Though transaction limits were imposed, this campaign has given many people their first insight into crypto arbitrage opportunities while encouraging the use of the Plutus DEX. The Plutus monthly withdrawal limit was set at £200, but with gas fees relatively low, Plutus have used crypto arbitrage in an interesting way that could encourage other projects to follow suit by offering similar arbitrage opportunities.
Aave Flash Loans
Aave, one of the biggest names in DeFi, took arbitrage opportunities to the next level with flash loans. With Aave, users can create arbitrage between different assets, without the need to provide the principal amount for arbitrage to be executed.
Flash loans are designed for developers to take advantage of minor fluctuations in prices during market discrepancies using several tools in tandem to make profitable, complex trades in a single transaction.
Flash loans require a good understanding of smart contract programming and can be risky. That being said, flash loans allow users to take out a loan, take advantage of an arbitrage opportunity, repay the loan, and make a profit, all in a single transaction.
Aave flash loans require no initial capital to execute a liquidation. Users can borrow funds from the Aave platform, pay the debt back on the borrower’s behalf, then obtain the deposit and trade it for the best going price using platforms such as paraswap.io, before finally returning the assets to Aave. After any fees are taken care of, the remaining assets become your profit.
The goal is to reduce high-risk, over-leveraged positions considered to be bad for the ecosystem, promoting a safer, more secure platform for decentralized markets that protects against reckless traders.
Flash loans are open source, opening up the ecosystem to developers across the entire crypto community. This has been a catalyst for many of the recent yield farming platforms that have popped up over recent months as Aave continues to innovate the next generation of DeFi applications that could use crypto to change the global economy.
Crypto Arbitrage Considerations
When a coin is listed on a large exchange, there is often a price pump that follows. When smaller exchanges that have already listed the coin have an imbalance of supply and demand, this creates an arbitrage opportunity.
Though this may seem simple, there are inherent disadvantages in crypto arbitrage. Some exchanges inhibit arbitrage by implementing KYC restrictions, and withdrawal limits can prove to be a hurdle when moving large sums of capital. Smaller exchanges with low liquidity might also struggle to fill large orders and leave users unable to complete the arbitrage. Arbitrage can also cause complications when it comes to declaring taxes.
Slippage is another consideration to bear in mind. Slippage occurs when an order made is greater than the size of the cheapest offer on a specific order book. The result is that the order ‘slips’, costing more than initially calculated. Slippage can be extremely problematic when traders are operating on small margins on exchanges with low liquidity and can result in a loss of profit.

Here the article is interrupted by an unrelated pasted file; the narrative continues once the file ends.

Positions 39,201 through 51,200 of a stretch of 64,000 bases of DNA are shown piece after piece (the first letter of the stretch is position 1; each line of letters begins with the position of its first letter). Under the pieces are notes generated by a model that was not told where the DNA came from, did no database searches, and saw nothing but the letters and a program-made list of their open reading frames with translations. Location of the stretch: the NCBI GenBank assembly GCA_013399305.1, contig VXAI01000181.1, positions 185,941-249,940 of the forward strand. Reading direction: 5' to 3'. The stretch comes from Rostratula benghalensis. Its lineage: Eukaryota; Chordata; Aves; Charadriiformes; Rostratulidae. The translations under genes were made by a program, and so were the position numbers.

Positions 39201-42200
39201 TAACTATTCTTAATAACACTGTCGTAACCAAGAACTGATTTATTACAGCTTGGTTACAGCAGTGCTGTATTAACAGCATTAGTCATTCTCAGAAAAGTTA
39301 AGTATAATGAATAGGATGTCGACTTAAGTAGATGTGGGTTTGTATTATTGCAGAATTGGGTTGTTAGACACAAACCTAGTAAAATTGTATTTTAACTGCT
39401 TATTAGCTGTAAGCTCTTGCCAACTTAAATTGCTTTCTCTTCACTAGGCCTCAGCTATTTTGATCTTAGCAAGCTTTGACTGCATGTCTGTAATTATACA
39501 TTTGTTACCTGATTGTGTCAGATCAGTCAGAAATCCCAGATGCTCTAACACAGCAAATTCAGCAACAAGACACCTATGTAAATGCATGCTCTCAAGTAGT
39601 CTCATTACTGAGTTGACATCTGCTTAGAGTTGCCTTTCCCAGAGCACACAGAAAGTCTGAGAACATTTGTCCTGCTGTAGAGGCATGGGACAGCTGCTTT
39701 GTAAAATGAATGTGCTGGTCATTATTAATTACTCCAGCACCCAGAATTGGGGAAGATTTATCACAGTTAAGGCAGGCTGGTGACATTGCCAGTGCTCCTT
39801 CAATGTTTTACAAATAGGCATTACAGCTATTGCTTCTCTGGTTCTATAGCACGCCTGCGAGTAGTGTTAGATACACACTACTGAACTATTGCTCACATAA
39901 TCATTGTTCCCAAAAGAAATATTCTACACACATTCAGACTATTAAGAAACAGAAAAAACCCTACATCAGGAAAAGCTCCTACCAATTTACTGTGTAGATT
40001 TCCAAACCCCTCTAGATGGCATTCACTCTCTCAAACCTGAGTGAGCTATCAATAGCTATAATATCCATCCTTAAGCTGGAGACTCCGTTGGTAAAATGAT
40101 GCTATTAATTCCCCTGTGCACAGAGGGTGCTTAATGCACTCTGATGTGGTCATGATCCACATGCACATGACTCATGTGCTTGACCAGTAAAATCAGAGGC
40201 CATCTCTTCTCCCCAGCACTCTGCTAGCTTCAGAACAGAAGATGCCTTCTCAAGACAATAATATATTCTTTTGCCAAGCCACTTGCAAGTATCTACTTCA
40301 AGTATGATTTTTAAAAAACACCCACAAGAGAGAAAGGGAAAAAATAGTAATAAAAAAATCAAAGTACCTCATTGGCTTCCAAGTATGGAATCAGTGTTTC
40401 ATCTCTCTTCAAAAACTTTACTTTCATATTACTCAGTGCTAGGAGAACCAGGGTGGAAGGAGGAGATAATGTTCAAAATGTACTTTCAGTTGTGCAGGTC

Arbitrage opportunities can appear all over the place at any time, so it’s important to keep an eye out for price fluctuations between exchanges. Some exchanges also come with high fees, which should be taken into consideration, particularly when making smaller transactions.
Another important thing to consider is transaction speed. The Bitcoin network is particularly slow, and therefore arbitrage opportunities are limited. By opting to use the Ethereum network instead, and even increasing fees, makes these opportunities more likely to be executed and fulfilled.
Timing is key with crypto arbitrage, with opportunities presenting themself for very brief periods at random intervals. Traders need to act extremely quickly to avoid missing any potential window of opportunity. This is why arbitrage bots have become so popular.
Trading bots can be programmed to execute orders on specific market conditions being met. These could be tiny movements, but if the bot is good, it can fully automate low-risk, high-volume trades to make consistent gains whenever an arbitrage opportunity arises, without you having to check a hundred charts and screens for hours each day.
Trading bots such as ZenBot are available for free, while other bots such as 3Commas are paid for. There are many different bots available on the market, choosing the right one for you will depend on the complexity of the strategy you wish to implement when trading.
Trading bots can be programmed according to a trader’s risk tolerance and strategy. For crypto arbitrage, bots provide the lowest-risk for executing these orders at the fastest speeds.
Crypto Arbitrage Conclusion
If you are an experienced trader with a strong understanding of technical analysis, and you know your way around several exchanges, capitalizing on price differences between exchanges could be a great way to earn a passive income. But if you are new to crypto and are still finding your feet, then maybe hang-fire with the trading bots until you can see these opportunities for yourself.
Paper trading is a good option for beginners to test out new strategies and techniques with arbitrage bots, without putting your real assets at risk while learning. Many trading platforms offer this service, allowing you to practice the fine-tuning of your bots before putting them to work on the real markets.
Crypto Arbitrage is generally more successful when used by experienced traders with robust strategies and a sizable amount of ‘spare’ capital. If you are new to investing and see a crypto arbitrage opportunity, consider the overall profits you will make including any transaction fees and withdrawal fees. Arbitrage works best at scale, so always be sure to do your own research and never bet the farm when experimenting with new strategies. You should also be prepared to make a large number of trades before realizing any substantial gains.
If you have experience in the crypto markets and a basic understanding of maths, with a little programming knowledge, you can create your own custom arbitrage bots. Ivan on Tech Academy has a dedicated course for algorithmic trading which shows you exactly how to set up your trading bot, use an API, and backtest your strategy on a variety of trading platforms. Want to create your own bot but have no experience at all? No problem – we have plenty of beginners courses to get you started!